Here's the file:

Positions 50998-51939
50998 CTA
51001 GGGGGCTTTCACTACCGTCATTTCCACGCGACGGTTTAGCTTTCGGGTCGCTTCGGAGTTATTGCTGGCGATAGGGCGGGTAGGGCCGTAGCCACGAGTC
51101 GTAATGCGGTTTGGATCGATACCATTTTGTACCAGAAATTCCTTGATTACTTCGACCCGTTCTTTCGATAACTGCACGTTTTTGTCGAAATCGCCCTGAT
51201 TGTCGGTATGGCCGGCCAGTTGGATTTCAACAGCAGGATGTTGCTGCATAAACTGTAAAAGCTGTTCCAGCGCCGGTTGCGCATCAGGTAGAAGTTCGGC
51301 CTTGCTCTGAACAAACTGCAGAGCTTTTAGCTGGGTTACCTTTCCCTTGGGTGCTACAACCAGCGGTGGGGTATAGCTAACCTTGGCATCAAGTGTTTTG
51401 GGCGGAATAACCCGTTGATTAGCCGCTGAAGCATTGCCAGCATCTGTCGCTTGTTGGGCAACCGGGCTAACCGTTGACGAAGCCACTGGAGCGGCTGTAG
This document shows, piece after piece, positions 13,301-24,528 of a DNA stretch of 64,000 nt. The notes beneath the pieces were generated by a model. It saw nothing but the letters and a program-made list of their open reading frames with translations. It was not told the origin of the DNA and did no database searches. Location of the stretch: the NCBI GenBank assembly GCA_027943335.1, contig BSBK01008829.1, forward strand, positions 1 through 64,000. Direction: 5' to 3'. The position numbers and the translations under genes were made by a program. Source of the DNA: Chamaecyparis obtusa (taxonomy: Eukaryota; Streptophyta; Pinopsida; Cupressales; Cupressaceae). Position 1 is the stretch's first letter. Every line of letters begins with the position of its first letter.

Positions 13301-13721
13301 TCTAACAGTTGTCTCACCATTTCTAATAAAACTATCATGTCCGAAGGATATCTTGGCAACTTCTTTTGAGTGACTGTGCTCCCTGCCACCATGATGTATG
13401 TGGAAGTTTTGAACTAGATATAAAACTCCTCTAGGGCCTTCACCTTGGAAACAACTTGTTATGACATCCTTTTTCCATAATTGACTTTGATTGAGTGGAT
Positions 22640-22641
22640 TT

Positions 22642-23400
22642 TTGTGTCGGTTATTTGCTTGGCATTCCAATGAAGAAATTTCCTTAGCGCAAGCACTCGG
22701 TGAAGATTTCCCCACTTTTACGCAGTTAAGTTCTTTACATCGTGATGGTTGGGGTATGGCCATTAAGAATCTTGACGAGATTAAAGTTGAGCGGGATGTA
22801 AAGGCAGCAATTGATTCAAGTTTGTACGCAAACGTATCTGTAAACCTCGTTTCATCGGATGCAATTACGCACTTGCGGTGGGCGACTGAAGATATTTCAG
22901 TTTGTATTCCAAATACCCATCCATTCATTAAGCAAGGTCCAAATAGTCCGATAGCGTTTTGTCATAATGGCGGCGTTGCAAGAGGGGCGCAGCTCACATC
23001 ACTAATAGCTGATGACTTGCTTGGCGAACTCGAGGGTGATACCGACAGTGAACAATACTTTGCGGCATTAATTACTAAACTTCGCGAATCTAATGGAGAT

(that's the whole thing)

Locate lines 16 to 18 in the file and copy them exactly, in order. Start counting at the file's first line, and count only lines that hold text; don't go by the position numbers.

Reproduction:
22701 TGAAGATTTCCCCACTTTTACGCAGTTAAGTTCTTTACATCGTGATGGTTGGGGTATGGCCATTAAGAATCTTGACGAGATTAAAGTTGAGCGGGATGTA
22801 AAGGCAGCAATTGATTCAAGTTTGTACGCAAACGTATCTGTAAACCTCGTTTCATCGGATGCAATTACGCACTTGCGGTGGGCGACTGAAGATATTTCAG
22901 TTTGTATTCCAAATACCCATCCATTCATTAAGCAAGGTCCAAATAGTCCGATAGCGTTTTGTCATAATGGCGGCGTTGCAAGAGGGGCGCAGCTCACATC